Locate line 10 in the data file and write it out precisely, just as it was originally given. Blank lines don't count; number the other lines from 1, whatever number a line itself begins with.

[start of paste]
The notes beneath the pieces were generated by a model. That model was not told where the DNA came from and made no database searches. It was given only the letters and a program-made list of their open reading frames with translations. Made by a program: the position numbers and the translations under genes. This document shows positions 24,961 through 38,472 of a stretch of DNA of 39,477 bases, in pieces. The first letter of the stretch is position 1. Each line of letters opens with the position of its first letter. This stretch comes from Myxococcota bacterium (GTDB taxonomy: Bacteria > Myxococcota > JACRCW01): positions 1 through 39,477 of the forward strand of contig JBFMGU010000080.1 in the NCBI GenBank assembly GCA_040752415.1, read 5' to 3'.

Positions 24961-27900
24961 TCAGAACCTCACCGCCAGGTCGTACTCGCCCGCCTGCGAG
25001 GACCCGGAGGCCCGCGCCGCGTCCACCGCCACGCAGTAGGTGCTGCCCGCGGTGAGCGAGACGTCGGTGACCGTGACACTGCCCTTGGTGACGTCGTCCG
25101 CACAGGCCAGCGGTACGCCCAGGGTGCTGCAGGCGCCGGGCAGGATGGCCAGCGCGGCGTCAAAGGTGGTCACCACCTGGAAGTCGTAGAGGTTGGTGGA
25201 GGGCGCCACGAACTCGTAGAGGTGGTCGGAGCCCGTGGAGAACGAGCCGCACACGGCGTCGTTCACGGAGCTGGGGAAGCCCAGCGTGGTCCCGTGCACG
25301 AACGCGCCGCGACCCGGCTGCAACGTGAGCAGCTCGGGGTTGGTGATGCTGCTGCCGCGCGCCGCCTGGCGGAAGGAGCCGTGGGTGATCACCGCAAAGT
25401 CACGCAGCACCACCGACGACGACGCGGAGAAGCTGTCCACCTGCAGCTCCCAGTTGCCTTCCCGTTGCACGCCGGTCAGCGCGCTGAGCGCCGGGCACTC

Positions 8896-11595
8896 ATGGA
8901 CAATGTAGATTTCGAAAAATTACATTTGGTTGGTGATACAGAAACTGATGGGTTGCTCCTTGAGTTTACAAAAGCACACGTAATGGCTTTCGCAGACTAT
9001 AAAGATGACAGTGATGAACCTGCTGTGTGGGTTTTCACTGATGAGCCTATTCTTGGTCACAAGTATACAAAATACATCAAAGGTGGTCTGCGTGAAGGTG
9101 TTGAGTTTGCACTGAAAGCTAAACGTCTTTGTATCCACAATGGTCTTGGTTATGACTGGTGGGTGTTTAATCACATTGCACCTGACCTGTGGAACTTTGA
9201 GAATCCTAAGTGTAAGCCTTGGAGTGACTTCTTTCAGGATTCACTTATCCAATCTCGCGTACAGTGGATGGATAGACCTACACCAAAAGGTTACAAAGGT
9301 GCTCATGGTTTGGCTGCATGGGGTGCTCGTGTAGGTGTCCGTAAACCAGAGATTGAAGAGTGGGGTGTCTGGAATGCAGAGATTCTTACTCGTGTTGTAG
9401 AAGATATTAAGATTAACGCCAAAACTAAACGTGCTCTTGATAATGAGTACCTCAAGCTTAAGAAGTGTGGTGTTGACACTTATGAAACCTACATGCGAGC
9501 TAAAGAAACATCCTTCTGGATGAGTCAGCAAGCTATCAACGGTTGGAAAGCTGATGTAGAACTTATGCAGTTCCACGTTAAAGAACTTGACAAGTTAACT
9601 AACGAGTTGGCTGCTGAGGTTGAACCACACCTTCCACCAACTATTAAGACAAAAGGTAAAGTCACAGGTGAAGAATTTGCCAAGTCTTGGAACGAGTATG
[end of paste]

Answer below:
8896 ATGGA